US5144678 *4 Feb 19911 Sep 1992Golden West Communications Inc.Automatically switched headset
US5182774 *20 Jul 199026 Jan 1993Telex Communications, Inc.Noise cancellation headset
US5280524 *11 May 199218 Jan 1994Jabra CorporationBone conductive ear microphone and method
US5491747 *25 Jul 199413 Feb 1996At&T Bell Corp.Noise-cancelling telephone handset
US5590213 *15 Feb 199531 Dec 1996David Clark Company Inc.Headset with adjustable headpad
US5911314 *31 Mar 199815 Jun 1999David Clark Company Inc.Headset ear seal
US6731771 *29 Dec 20004 May 2004Avcomm International, Inc.Foam mounted receiver for communication headset
US68566909 Jan 200215 Feb 2005Plantronis, Inc.Comfortable earphone cushions
US7717226 *20 Feb 200818 May 2010Kimberly-Clark Worldwide, Inc.Hearing protection cap
US813097026 Apr 20066 Mar 20123M Innovative Properties CompanyEar cup
US8130985 *7 Jun 20076 Mar 20123M Innovative Properties CompanyEar cup with bone conduction microphone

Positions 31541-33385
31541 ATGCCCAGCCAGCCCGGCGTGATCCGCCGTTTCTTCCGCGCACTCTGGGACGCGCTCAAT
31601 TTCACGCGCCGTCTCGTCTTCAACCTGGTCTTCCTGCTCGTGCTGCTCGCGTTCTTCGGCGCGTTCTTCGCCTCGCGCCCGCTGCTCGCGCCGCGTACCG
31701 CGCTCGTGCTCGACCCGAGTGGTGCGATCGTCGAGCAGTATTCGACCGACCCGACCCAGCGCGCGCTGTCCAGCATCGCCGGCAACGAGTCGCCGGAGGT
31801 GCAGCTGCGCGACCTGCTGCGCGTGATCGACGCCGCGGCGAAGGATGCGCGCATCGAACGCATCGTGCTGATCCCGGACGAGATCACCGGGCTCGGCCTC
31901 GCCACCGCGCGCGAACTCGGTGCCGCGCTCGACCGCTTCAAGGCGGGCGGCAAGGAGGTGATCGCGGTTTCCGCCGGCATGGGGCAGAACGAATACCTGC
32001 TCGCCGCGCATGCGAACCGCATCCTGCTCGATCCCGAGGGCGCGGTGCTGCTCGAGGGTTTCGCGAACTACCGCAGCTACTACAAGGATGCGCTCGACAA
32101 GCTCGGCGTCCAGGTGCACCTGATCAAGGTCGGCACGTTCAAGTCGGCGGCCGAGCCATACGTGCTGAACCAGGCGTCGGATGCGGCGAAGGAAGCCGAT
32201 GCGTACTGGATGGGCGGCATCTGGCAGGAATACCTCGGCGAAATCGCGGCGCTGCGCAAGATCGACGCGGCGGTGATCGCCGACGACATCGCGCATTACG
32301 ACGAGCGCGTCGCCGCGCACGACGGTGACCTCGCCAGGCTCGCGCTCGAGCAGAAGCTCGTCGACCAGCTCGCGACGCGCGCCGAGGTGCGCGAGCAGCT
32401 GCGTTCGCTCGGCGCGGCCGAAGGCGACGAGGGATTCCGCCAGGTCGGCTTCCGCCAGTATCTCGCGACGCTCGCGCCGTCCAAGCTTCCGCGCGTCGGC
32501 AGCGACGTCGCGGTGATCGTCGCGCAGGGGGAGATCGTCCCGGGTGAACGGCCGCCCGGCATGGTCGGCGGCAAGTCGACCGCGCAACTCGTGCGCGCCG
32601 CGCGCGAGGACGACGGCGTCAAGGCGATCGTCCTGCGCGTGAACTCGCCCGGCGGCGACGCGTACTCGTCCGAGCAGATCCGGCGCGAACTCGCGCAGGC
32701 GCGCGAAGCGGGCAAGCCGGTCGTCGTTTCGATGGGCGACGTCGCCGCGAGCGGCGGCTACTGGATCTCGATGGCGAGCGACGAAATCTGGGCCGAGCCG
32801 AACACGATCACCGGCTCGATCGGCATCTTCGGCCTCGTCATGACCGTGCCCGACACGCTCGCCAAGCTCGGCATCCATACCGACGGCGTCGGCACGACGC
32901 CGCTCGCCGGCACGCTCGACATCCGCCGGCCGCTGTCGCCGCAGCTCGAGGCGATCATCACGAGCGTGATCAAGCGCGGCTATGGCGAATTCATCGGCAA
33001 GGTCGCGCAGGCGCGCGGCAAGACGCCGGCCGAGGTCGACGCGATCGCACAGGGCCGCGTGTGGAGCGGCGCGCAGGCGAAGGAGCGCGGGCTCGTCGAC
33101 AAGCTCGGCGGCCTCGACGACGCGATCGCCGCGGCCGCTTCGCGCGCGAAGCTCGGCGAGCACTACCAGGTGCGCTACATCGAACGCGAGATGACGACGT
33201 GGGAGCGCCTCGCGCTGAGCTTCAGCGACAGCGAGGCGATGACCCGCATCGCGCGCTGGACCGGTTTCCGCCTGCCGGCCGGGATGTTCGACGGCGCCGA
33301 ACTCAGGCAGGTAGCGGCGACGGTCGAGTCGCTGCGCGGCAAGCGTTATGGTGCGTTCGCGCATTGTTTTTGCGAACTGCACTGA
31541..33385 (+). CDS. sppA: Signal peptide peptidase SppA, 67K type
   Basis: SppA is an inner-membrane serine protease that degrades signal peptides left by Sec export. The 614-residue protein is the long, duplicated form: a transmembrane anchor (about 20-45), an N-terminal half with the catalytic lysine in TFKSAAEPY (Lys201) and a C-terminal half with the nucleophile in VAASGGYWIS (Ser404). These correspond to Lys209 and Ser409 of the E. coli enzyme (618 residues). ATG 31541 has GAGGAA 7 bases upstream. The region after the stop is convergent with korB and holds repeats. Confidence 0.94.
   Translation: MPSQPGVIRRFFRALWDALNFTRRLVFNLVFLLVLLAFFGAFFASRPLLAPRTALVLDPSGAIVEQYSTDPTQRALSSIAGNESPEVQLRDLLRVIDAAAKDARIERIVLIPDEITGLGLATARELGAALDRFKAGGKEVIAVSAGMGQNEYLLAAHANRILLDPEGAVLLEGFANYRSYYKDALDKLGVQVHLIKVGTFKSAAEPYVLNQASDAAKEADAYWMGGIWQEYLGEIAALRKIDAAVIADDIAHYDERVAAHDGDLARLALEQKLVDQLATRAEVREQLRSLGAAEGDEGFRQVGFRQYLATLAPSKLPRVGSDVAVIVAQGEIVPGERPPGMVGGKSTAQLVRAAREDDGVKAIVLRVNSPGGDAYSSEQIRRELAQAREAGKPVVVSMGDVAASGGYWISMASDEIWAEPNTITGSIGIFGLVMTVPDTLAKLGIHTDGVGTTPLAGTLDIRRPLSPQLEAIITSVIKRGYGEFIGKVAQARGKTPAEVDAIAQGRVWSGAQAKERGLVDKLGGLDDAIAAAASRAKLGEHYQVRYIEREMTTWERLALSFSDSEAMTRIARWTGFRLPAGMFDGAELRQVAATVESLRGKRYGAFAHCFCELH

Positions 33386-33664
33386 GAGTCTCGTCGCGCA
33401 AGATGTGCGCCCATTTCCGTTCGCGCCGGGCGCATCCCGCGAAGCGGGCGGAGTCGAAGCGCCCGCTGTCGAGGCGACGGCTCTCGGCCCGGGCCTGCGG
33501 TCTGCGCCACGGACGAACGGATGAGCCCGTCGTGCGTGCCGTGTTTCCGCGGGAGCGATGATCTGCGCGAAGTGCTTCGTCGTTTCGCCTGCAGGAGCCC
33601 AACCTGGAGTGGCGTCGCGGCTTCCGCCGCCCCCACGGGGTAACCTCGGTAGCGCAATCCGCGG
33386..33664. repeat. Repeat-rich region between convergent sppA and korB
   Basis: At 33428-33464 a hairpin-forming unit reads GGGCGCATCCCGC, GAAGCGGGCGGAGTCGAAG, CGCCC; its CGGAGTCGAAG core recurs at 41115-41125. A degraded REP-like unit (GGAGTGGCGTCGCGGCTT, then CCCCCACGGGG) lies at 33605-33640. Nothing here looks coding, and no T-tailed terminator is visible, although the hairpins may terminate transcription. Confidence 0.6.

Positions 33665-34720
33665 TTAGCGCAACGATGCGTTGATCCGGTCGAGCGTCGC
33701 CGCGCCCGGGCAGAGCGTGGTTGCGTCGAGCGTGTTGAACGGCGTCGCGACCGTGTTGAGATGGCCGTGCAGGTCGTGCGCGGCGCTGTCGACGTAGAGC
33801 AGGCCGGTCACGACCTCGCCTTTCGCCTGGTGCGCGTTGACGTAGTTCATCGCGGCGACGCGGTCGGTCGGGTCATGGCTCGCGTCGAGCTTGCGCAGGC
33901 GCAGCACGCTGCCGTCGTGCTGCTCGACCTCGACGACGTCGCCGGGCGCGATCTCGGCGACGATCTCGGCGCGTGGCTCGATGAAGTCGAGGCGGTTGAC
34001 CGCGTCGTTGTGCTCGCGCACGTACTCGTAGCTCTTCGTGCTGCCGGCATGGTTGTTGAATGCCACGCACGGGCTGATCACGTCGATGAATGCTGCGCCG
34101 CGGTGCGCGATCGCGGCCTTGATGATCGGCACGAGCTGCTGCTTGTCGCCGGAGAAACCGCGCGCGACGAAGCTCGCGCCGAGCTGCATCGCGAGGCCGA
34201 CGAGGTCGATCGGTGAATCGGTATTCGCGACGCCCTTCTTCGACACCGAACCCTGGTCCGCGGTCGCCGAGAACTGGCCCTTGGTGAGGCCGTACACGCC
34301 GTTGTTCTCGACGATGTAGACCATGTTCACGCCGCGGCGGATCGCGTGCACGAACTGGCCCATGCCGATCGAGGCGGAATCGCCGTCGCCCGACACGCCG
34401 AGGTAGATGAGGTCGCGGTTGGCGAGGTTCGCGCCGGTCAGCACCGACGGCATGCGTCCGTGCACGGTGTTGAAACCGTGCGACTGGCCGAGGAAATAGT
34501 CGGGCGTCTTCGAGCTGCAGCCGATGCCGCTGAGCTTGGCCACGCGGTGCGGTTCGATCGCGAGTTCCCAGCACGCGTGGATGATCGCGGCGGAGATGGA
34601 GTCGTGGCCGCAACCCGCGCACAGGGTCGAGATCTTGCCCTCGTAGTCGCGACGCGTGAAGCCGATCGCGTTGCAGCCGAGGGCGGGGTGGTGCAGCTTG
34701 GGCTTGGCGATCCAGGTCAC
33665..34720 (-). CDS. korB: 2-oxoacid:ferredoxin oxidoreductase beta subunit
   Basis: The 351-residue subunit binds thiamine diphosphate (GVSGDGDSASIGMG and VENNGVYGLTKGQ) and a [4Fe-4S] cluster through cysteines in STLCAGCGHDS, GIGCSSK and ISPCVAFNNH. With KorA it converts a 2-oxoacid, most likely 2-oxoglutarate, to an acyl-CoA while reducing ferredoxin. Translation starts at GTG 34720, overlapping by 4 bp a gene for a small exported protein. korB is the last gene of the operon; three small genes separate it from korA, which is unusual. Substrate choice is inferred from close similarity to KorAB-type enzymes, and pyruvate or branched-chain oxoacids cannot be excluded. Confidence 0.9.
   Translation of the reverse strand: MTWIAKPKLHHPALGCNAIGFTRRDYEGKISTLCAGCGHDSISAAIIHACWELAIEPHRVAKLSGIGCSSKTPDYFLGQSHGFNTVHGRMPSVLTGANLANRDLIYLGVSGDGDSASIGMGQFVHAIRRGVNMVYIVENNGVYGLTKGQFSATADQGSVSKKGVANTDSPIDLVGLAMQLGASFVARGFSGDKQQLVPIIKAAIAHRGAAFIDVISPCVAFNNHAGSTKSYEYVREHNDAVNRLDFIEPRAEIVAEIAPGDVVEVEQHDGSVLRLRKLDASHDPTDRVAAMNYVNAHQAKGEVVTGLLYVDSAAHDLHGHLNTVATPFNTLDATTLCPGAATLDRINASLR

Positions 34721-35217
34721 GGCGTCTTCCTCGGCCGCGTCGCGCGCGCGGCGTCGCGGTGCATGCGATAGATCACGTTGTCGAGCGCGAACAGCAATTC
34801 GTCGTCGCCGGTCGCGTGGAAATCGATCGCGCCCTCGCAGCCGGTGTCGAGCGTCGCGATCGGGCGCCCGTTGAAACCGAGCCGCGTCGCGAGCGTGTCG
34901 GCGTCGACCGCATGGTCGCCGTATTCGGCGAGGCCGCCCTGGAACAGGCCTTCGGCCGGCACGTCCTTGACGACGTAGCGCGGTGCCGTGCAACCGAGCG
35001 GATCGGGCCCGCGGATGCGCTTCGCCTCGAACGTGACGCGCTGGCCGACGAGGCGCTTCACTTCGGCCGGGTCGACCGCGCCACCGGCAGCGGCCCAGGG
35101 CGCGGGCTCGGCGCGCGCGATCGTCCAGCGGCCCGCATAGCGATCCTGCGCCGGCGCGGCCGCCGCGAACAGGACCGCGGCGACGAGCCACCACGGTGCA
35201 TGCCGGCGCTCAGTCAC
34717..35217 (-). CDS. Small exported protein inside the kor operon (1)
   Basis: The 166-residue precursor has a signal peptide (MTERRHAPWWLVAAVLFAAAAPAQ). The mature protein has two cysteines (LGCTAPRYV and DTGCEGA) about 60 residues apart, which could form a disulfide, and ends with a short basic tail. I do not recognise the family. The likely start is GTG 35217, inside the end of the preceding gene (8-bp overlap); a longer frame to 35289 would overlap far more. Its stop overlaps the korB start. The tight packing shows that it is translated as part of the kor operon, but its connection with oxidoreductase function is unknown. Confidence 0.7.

US818980126 Apr 200629 May 20123M Svenska AktiebolagEar cup
US822401126 Apr 200617 Jul 20123M Innovative Properties CompanyEar cup with microphone device
US824394323 Nov 200414 Aug 20123M Svenska AktiebolagHearing protector with removable microphone, amplifier, and loudspeaker unit
US8325963 *8 Dec 20094 Dec 2012Kabushiki Kaisha Audio-TechnicaBone-conduction microphone built-in headset
US20090252352 *7 Jun 20078 Oct 2009Peltor AbEar cup
US20100172519 *8 Dec 20098 Jul 2010Kabushiki Kaisha Audio-TechnicaBone-conduction microphone built-in headset
CN101472541B7 Jun 200720 Jun 20123M瑞典有限公司Ear cup
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WO2008013487A1 *7 Jun 200731 Jan 2008Peltor AbEar cup
Classifications
U.S. Classification379/430
International ClassificationA42B3/16, A42B3/30, H04M1/05, F41H1/04, A42B3/10
Cooperative ClassificationH04M1/05, A42B3/30, A42B3/166, F41H1/04
European ClassificationA42B3/16C, A42B3/30, F41H1/04, H04M1/05